I went back and re read it.....you are right that she was saying it should be the norm to start college at 25.....I can see that 25 as an absolute may be too long to wait....but I think it is the rare 18 year old that is ready for college.

 

Also, I think it is important to help kids avoid getting I to debt while they are figuring out what to go to school for.

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I grew up with some family who had the attitude that higher education was for I dunno foo foo people. Like, "if what I did is good enough for me it's good enough for you". What a ridiculous attitude.

 

That might be the best path for your son, but don't short change him because you've been held down with a similar attitude that I'm having a tough time explaining. In other words, don't let an imaginary mental block stop him.

No, that isn't how I am feeling. I certainly wouldn't recommend my path to my son..educational or otherwise.

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.but I think it is the rare 18 year old that is ready for college.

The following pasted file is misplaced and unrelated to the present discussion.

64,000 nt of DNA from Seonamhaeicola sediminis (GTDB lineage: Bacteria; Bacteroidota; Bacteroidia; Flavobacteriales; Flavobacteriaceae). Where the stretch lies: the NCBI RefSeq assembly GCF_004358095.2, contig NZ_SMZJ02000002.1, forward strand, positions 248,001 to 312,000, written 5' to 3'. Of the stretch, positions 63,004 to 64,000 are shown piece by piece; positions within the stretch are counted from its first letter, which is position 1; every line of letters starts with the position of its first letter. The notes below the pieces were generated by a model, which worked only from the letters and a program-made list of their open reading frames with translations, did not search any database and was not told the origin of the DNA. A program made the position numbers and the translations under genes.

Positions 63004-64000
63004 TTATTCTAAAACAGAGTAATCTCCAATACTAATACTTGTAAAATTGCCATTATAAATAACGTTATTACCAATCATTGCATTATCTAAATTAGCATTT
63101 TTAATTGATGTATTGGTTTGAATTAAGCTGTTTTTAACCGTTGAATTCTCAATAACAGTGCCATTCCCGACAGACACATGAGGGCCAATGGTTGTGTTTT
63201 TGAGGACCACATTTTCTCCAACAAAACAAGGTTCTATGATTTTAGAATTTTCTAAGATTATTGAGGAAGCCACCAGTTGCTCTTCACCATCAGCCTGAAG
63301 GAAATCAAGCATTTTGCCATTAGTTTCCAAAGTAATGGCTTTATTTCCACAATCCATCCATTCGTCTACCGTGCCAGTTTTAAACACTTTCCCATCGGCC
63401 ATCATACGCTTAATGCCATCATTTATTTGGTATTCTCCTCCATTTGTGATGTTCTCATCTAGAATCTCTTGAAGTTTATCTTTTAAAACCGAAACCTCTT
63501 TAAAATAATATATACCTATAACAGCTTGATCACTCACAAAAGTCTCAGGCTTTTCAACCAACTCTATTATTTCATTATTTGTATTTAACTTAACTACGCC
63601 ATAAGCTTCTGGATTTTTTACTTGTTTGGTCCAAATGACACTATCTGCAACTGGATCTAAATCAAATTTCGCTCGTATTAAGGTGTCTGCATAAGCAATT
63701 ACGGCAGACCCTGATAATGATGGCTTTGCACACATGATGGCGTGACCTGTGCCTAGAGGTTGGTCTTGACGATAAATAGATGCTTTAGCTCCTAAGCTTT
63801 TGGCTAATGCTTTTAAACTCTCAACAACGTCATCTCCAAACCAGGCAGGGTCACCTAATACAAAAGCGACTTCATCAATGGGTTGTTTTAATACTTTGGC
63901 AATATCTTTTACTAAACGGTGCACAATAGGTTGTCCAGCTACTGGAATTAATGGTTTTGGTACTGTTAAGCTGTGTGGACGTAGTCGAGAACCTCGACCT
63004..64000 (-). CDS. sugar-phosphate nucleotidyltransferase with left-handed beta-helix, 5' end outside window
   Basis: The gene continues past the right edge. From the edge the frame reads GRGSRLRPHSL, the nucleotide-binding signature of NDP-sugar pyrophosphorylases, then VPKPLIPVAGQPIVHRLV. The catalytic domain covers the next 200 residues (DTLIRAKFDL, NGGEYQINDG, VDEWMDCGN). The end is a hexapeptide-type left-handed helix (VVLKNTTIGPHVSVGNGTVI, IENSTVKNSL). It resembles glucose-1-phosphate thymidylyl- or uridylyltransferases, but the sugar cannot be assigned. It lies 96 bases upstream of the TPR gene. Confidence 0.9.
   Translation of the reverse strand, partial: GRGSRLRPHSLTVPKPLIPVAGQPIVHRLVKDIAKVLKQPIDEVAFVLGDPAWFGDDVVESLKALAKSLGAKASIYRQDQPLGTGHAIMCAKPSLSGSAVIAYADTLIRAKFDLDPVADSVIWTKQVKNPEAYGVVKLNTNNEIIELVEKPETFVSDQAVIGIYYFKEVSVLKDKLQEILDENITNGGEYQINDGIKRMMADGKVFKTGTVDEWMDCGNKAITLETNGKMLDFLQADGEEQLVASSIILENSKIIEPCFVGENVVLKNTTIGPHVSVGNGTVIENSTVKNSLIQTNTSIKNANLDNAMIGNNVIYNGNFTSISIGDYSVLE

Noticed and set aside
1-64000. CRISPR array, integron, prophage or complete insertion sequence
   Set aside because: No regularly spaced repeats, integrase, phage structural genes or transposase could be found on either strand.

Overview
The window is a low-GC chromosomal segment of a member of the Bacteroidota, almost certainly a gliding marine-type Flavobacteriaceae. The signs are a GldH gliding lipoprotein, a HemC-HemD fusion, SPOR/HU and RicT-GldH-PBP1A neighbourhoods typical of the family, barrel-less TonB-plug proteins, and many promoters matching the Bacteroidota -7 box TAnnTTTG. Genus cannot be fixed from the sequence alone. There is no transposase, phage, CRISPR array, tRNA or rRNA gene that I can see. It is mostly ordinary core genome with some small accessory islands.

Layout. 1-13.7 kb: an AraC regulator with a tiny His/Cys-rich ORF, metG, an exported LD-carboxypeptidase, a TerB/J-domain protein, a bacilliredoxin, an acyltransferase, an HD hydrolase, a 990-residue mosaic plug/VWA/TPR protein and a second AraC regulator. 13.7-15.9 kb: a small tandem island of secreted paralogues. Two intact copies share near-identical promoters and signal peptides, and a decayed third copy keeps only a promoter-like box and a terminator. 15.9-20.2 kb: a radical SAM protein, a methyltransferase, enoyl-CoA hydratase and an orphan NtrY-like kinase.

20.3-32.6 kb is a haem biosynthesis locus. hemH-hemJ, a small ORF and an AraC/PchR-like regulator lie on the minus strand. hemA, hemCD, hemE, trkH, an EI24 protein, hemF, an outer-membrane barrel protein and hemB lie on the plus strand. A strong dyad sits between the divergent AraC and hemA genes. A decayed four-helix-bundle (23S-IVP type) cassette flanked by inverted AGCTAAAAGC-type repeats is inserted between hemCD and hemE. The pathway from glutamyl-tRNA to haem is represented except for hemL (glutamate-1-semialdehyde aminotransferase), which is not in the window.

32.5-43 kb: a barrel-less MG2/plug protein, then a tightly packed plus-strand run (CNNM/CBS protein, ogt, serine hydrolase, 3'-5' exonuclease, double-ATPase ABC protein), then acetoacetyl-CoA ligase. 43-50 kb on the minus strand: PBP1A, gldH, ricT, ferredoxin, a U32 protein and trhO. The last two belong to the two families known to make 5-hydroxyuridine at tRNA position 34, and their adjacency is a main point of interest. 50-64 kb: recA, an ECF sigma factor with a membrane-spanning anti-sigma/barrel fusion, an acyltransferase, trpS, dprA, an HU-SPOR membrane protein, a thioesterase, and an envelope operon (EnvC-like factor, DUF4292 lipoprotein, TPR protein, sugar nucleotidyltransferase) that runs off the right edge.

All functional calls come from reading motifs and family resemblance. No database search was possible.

but isn't that partly a direct consequence of a high school education and parenting that discourage independence and exploration?

So, could not a better approach be to foster young peoples' independence in their teens before college?

 

I see a striking contrast between how college students are viewed in the US vs in other countries. Here, we treat them as college kids, insist that they live in structured supervised dorm living environments, impose levels of "adult" supervision for, what are basically, adults themselves. I notice it even at the level at which the college itself coddles the students here, relieves them of responsibilities, mitigates shortcomings in initiative and adult work ethic, micromanages work load under the guise of "improving retention". In contrast, in other systems a student is expected to do the work throughout the semester without being rewarded with weekly points - simply because otherwise he will fail the final exam. That's treating adults like adults.

 

The typical high school in this country micromanages teenagers to an unbearable degree. The amount of rules and regulations is staggering. And it is not just schooling,but parenting as well. The prevailing norm seems to be that high schoolers have to be constantly supervised, have to travel with chaperones - whereas 15 and 16 year old European teens are traveling across Europe on their own and nobody bats an eyelash about it.